-- Robert Preidt
WEDNESDAY, Sept. 15 (HealthDay News) -- Social networks may help
health officials predict epidemics of flu and other infectious
diseases, according to new research.
Before the start of the 2009 flu season, researchers contacted a
random group of 319 Harvard University undergraduates who, in turn,
named a total of 425 friends. The health of students in the two
groups was monitored through self-reporting and data from Harvard
University Health Services.
On average, the flu appeared in the friends' group about two
weeks before the random group when the researchers used one method
of detection, and 46 days before the epidemic peak when they used
The study was published Sept. 15 in the journal
"We think this may have significant implications for public health," Nicholas Christakis, a professor of medicine, medical sociology and sociology at Harvard, said in a university news release. "Public health officials often track epidemics by following random samples of people or monitoring people after they get sick. But that approach only provides a snapshot of what's currently happening."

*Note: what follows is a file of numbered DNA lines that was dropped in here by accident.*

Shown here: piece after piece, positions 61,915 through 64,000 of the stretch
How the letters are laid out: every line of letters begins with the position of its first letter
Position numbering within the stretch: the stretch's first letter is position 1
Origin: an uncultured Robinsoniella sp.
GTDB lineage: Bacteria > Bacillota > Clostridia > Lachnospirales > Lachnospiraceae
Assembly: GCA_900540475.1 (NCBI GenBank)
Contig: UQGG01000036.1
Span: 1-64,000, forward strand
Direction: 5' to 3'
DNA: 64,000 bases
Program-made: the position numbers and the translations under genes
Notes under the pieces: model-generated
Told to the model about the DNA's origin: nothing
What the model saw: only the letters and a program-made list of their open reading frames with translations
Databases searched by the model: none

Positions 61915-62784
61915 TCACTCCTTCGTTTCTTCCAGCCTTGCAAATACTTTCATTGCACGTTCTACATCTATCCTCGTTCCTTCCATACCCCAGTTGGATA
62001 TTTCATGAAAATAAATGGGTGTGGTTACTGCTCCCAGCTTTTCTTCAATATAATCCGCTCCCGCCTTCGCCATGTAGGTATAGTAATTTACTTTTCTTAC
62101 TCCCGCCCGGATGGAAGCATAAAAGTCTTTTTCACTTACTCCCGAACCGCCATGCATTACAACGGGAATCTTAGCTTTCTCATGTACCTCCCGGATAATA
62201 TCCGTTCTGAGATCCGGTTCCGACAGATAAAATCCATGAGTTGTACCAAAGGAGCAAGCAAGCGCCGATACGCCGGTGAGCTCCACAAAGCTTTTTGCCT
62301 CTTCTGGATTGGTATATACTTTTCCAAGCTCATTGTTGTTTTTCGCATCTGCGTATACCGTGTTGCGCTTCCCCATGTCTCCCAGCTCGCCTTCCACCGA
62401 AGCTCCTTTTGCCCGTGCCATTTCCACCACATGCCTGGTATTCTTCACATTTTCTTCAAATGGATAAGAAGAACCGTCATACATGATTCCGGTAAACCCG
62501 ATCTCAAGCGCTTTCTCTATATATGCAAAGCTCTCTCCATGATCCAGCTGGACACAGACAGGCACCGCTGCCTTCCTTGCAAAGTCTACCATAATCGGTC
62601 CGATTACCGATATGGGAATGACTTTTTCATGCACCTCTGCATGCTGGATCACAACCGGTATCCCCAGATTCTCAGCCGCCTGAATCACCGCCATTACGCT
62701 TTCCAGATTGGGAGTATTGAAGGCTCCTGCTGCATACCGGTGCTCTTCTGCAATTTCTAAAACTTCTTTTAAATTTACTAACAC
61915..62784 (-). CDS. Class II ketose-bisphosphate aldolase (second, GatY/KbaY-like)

Tracking groups of friends might work better, he said.
"By simply asking members of the random group to name friends, and then tracking and comparing both groups, we can predict epidemics before they strike the population at large. This would allow an earlier, more vigorous, and more effective response," Christakis said.
This method could even be used to predict the spread of
behaviors such as drug use or the distribution of ideas or fashion
trends, according to the researchers.
The U.S. National Institute of Allergy and Infectious Diseases
has more about
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